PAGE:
Thursday, March 19, 2009

Infinity: God’s Radical Freedom

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by Laura Springer, M.Div., Th.M.

Infinity – n. Unbounded space, time, or quantity.
[immutability. Dictionary.com. The American Heritage® Dictionary of the English Language, Fourth Edition. Houghton Mifflin Company, 2004. http://dictionary.reference.com/browse/infinity (accessed: March 02, 2009).]

Being a Fully Devoted Follower of a Radically Free God

In his book, Living Jesus, Luke Timothy Johnson discusses a proposition of great consequence: Jesus is alive rather than dead and this determines what it means to follow him.
Being the disciple of a dead person is fairly straight forward: you read their ideas and their history and you model your life after theirs. It may take a while and it will require work, but the goal is static and the expectations are stable.

Being the disciple of a living person is radically different, for just when you think you understand him, he moves: he is not where you thought he was or he wants you to do something that is outside your box.

Being a fully devoted follower of Christ is being the follower of a living person. Because of this, we must not and cannot stop at mere conformity to our current understanding of Jesus, for as a living person, he keeps moving.

As a living person, Jesus is dynamic; as a divine person, he is radically so. As we saw in the article on Aseity, God is self-existent. Unlike every other being, he is radically free: he has the ability to do whatever he wills. The only restraints upon God are self-imposed; nothing else and no one else can apply any restraint.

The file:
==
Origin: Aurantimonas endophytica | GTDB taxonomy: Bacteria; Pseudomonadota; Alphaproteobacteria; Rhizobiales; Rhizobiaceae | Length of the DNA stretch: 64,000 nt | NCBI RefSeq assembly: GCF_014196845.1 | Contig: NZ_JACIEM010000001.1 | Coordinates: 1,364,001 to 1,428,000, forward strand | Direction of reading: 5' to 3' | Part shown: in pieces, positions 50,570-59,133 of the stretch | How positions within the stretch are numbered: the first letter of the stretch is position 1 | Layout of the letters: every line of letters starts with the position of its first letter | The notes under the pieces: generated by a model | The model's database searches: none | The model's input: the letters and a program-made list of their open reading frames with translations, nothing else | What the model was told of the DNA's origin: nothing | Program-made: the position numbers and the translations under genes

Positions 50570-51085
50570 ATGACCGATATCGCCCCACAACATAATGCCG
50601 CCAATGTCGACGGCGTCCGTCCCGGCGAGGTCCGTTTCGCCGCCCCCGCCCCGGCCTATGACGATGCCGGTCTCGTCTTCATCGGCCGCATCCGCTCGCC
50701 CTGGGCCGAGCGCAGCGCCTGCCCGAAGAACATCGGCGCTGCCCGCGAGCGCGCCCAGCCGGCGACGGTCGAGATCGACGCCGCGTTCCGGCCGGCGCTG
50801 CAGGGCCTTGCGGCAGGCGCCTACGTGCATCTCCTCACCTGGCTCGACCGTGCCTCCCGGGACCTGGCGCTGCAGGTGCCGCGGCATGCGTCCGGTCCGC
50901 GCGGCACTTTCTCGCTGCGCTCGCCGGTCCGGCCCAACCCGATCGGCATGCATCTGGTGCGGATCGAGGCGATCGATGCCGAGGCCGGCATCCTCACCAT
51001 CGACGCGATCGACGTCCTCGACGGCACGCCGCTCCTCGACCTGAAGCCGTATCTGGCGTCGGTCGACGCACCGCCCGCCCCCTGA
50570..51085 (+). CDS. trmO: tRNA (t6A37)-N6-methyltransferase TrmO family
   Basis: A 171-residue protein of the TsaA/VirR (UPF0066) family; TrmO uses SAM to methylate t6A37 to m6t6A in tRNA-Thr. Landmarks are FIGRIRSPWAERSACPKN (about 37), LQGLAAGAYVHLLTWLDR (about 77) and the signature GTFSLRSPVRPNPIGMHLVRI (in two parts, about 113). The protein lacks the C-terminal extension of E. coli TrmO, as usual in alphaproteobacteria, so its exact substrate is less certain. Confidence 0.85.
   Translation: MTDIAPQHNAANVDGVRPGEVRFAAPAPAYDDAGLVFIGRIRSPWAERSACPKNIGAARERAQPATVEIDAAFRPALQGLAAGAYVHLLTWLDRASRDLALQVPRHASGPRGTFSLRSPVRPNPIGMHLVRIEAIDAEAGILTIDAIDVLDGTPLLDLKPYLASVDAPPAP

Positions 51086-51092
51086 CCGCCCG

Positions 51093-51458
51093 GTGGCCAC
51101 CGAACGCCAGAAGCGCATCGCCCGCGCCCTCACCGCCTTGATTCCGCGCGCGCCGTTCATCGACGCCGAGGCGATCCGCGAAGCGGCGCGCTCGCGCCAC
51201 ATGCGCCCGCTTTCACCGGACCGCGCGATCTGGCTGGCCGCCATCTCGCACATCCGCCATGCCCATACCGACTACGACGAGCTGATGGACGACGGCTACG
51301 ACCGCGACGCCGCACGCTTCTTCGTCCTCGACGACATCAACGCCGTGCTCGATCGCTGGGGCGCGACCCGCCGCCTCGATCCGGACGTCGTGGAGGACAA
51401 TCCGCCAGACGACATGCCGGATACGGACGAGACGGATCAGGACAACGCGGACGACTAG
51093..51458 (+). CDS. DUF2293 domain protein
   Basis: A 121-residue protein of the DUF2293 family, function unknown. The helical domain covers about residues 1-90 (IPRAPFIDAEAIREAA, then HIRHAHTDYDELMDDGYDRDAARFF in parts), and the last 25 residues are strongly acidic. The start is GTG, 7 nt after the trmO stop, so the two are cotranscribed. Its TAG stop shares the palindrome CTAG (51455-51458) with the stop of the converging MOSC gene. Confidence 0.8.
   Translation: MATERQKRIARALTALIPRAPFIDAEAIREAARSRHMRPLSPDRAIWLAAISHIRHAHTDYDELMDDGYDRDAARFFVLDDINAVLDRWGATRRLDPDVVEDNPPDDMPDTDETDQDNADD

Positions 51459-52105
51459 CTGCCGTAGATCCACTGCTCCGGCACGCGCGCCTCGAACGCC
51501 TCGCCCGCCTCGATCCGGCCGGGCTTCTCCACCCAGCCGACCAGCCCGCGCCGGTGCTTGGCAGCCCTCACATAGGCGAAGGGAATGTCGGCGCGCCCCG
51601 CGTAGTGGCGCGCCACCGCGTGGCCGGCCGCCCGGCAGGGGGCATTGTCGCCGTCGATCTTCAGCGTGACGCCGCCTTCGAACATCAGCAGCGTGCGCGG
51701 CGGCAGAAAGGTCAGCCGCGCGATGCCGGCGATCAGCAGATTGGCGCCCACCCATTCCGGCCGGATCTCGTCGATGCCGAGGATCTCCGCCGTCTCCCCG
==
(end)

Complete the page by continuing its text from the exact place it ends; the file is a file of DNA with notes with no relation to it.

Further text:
These past weeks, Pastor Charlie has been teaching from the account of Jesus walking on the water. There is no way in all of the disciples' knowledge and experience that they would have ever thought he would come walking the water. Yet, when he revealed himself, Peter's response shows that even with his tiny trust, he understood that Jesus is radically free: if Jesus decides that Peter should walk on the water, then Peter could walk on the water. And he did.

Just when you think you know where he is and what he is going to do, he moves. This is why following Jesus requires more than careful bible study and regular church attendance. It also requires walking with your brothers and sisters, hearing their perspective. It requires reading Christian writings from other eras and traditions, hearing what they have to say, evaluating it by the gospel, and accepting what passes muster--even if it clashes with what you believe. It requires silencing your heart long enough to hear what the Spirit is saying now.

Because Jesus is a living person, our individual understanding of him is necessarily partial. Our understanding becomes increasingly complete in a community where each and all are in hard pursuit of the God who is radically free and who leads us in ways we never thought possible or even likely.